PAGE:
Alzheimer’s disease (AD) is the most common cause of dementia, and unfortunately there are no effective treatments for this devastating disease. The Alzheimer Society of Canada estimates that without new treatments 1.4 million Canadians will be living with dementia by 2031. This will not only be tragic for all of the patients and their families affected, but the rapid increase in the number of patients requiring care is projected to overwhelm our healthcare system.
A promising target for new treatments is correcting for changes in the body’s internal time-keeping mechanism - the circadian system. Patients with AD often experience altered circadian rhythms, manifested as disrupted sleep. Importantly, recent findings suggest that the circadian disruption is not only a consequence of AD, but precedes the memory loss and contributes to disease progression by increasing the accumulation of toxic amyloid-beta deposits in the brain. Because of this, targeting the circadian system with novel treatments could both prevent and slow the progression of AD.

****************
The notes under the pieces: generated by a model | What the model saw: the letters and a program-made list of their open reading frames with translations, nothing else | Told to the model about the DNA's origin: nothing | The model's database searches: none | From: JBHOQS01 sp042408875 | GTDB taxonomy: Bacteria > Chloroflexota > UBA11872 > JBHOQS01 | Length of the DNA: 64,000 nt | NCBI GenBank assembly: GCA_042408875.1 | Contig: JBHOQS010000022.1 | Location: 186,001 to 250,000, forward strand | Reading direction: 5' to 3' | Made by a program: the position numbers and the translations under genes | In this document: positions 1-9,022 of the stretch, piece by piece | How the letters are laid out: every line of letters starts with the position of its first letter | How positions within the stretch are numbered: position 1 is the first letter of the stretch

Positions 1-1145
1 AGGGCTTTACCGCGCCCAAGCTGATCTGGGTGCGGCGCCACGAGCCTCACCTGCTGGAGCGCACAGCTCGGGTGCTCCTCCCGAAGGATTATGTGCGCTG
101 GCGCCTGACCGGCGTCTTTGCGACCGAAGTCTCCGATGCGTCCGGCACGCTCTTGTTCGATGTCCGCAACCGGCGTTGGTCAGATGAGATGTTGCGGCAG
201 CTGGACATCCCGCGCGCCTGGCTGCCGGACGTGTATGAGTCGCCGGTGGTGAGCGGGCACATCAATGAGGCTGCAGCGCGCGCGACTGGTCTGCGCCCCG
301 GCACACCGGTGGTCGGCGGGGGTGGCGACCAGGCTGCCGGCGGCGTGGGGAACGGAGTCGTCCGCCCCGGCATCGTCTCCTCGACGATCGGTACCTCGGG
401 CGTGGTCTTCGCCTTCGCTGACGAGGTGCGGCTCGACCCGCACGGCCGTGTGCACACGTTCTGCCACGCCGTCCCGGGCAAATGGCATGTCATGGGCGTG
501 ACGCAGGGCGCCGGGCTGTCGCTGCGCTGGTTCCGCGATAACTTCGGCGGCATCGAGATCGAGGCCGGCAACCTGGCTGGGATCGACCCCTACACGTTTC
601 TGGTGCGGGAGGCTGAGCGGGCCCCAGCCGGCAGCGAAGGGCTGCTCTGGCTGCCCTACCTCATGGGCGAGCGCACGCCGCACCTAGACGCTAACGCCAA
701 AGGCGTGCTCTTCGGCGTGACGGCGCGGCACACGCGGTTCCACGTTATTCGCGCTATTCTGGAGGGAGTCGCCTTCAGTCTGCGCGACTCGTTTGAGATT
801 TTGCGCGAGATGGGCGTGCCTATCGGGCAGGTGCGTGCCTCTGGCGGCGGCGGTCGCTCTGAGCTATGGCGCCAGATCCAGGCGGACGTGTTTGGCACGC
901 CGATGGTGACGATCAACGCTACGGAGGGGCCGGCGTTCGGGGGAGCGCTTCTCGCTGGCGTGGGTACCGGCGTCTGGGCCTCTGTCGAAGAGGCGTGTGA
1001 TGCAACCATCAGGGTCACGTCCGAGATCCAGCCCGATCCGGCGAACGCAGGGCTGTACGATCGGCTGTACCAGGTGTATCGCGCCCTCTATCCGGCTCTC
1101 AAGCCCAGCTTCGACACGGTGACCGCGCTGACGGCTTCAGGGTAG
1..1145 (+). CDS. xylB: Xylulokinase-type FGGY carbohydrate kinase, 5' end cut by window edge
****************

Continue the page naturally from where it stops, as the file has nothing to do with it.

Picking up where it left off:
When examining circadian rhythms there are two types of synchrony that are important for good health. First, the body’s internal timing must be aligned with the external environment. Negative experiences associated with jet lag and shift work demonstrate the effect that misalignment with the environment can have on health and well-being. Second, physiological functions in different regions of the brain and body must be coordinated in order for processes to occur at optimal times. This second type of synchrony, which is the focus of our research, has received much less attention even though it directly regulates critical cellular processes and may be a key factor in the progression of AD.
Identifying and correcting maladaptive changes in the circadian system could improve the quality of life of patients and their families, reduce the economic burden of AD, and prevent the devastating memory loss associated with this disease.